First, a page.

INDEPENDENCE, Ohio — Painting a large rock on school campuses is a tradition many hold and recognize. Now the tradition has made its way to Independence Primary School breathing life into a big rock that's called the school grounds home for five decades.
The president of the school's PTO, Amanda Jaronowski, was the brains behind the idea about three years ago.
"I said to our principal, I have this amazing idea," she said. "I want to take this rock and I want to adopt it and everybody's going to rent it, and he looked at me and he's like 'You are.. you are crazy. Why would I want to rent a rock? Why would I want to do that?'" And I was like it's going to be big. It's gonna be huge."
And Jaronowski was right. Her 'Rent the Rock' program is seeing big success.
"We sold out in like two days," she said. "People were really excited about who got to go first, signing up for birthdays. I knew people would like it and understand."
For $5 families of IPS can rent the rock and paint it to whatever they choose. "It's been a llama, a rainbow, a pumpkin, I mean so many different things," said Jaronowski.
The rock even has its own Instagram account so families within the Independence community can see how it's being decorated.
Parents of students said this program is giving them something to rally around outside of the classroom.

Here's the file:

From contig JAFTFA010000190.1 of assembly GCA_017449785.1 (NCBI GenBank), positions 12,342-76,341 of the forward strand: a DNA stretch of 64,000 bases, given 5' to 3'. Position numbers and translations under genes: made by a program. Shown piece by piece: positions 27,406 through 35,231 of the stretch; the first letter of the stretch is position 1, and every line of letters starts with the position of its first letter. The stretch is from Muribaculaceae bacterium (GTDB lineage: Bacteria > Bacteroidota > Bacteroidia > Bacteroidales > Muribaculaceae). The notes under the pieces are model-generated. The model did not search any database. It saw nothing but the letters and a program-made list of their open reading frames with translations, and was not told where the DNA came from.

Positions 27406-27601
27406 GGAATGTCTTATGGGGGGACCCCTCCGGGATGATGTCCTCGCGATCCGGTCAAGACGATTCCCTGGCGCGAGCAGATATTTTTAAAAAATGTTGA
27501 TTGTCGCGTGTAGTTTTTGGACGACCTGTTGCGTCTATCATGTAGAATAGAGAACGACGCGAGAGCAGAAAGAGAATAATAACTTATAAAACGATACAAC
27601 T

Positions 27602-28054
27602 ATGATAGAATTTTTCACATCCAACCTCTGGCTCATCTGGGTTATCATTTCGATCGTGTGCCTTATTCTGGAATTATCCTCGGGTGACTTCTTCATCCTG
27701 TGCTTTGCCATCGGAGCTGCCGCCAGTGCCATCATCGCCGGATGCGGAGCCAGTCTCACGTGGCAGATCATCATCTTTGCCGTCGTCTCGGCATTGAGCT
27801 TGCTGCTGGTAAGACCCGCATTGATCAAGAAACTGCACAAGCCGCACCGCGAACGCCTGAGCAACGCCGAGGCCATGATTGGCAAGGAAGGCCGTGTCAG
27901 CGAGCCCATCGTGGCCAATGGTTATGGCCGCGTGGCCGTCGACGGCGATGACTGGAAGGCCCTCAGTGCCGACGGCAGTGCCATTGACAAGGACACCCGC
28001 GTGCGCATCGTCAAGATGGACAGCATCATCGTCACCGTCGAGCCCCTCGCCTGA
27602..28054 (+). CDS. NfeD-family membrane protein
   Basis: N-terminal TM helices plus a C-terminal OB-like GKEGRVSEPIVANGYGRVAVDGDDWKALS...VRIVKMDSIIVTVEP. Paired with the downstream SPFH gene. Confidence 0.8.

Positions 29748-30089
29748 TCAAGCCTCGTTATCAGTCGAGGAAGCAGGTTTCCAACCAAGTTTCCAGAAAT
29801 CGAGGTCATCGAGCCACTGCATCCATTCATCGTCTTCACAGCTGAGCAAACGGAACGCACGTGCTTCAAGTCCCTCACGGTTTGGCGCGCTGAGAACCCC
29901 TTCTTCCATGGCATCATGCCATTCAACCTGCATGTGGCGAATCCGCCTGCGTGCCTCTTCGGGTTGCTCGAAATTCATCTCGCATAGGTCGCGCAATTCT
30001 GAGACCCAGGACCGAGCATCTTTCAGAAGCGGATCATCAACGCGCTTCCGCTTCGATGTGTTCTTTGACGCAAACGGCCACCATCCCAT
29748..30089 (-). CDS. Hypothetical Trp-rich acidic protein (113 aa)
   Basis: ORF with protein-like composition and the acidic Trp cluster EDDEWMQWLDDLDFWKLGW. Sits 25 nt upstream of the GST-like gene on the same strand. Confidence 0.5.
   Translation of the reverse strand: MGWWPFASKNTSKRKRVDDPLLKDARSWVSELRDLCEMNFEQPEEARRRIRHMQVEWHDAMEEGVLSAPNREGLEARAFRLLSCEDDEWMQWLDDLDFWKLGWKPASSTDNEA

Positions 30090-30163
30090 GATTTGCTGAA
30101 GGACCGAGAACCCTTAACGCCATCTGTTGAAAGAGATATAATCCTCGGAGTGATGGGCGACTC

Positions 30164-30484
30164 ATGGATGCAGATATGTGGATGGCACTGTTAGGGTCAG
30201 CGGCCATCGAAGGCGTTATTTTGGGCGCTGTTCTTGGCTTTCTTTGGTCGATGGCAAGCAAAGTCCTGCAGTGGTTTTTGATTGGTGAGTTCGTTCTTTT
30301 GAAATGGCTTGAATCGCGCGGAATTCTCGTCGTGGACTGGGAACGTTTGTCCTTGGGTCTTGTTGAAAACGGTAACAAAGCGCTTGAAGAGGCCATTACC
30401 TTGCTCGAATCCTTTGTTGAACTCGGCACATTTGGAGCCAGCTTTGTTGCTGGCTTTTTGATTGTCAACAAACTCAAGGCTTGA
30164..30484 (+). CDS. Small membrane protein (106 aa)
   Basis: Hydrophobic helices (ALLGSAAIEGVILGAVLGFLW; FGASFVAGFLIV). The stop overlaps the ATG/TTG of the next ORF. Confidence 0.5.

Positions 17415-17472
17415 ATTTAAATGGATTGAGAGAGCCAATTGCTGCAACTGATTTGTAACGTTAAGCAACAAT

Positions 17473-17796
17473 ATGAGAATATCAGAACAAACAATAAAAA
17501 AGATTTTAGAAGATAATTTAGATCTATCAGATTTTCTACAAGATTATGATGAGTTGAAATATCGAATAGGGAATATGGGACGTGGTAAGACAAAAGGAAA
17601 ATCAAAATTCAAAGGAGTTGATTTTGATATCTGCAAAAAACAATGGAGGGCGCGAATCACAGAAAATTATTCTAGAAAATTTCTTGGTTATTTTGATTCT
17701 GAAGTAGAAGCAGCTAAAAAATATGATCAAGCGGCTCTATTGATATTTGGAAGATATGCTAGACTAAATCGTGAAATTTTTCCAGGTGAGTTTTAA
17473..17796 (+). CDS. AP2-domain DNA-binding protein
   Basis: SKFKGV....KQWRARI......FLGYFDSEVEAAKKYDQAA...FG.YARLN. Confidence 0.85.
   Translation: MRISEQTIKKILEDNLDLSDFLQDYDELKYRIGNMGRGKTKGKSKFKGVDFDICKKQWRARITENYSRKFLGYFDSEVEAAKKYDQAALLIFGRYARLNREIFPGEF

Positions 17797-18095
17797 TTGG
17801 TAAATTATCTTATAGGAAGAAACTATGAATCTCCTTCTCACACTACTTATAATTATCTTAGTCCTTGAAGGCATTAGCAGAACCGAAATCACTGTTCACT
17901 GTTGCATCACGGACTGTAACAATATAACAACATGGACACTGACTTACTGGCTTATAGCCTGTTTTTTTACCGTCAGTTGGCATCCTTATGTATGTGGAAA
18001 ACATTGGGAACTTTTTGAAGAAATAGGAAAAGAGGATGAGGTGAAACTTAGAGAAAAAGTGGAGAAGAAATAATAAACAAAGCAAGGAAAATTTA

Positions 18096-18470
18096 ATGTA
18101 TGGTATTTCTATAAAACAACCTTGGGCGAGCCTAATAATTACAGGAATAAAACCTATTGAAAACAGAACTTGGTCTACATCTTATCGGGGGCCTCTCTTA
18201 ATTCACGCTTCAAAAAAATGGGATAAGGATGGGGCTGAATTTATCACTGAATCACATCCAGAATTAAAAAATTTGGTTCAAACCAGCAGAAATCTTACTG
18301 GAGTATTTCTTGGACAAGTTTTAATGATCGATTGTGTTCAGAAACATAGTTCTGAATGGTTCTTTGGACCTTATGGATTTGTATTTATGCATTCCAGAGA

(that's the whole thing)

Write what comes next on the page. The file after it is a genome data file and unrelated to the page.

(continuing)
"I think it builds confidence because they get to share it with their friends, their friends are excited about it," said Jessie Anthony "Everybody's talking in the hallways, about who's turn is it going to be. What are you going to do when it's your turn to paint the rock?"
"I think it really brings fun school spirit. Everyone gets really excited about what the rock is going to say," said Alexandra Rodgers. "We're always very appreciative of when there's something fun, exciting and new."
Jaronowski, who's giving up her role as President of the PTO at the end of this school year, said this is about more than just painting a rock. It's about building community and giving families something to smile about.
"There's so many division in our community, in our country, in our world over the pandemic. Masks, no masks, vaccines, no vaccines. And for these little kids it's so much conflict," she said. "And nobody doesn't not smile when they look at this silly rock. It makes everyone smile and there's a way that transcends all of the division that we're experiencing right now. It's just really satisfying and just really exciting to do."